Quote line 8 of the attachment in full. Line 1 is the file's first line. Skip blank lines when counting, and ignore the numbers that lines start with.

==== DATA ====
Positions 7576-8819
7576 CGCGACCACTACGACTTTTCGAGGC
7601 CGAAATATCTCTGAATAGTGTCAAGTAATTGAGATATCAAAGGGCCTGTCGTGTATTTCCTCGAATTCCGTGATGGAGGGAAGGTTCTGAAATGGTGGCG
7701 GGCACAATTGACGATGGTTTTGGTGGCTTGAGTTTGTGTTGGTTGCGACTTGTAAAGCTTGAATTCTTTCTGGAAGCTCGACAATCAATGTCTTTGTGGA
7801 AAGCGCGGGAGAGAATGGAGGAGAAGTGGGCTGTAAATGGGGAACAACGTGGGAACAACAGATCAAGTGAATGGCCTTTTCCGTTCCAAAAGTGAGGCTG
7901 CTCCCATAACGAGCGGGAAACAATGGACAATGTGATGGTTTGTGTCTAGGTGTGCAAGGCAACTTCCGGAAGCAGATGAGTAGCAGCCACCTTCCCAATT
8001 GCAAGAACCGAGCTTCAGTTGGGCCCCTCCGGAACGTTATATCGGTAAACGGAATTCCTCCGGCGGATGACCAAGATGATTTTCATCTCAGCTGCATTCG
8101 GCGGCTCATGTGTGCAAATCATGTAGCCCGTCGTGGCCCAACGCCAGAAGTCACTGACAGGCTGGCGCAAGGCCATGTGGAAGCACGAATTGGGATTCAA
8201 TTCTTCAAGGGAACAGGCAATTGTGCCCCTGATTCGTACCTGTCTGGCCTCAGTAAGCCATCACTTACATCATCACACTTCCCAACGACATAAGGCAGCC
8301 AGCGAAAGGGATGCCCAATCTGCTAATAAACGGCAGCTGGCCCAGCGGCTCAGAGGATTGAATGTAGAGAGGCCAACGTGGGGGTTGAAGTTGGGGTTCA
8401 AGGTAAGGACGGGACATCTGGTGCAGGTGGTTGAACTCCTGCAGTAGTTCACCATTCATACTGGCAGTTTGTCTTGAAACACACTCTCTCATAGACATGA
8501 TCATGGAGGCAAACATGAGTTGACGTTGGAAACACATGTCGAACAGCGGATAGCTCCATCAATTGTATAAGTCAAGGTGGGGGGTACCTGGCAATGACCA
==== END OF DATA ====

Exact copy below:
8101 GCGGCTCATGTGTGCAAATCATGTAGCCCGTCGTGGCCCAACGCCAGAAGTCACTGACAGGCTGGCGCAAGGCCATGTGGAAGCACGAATTGGGATTCAA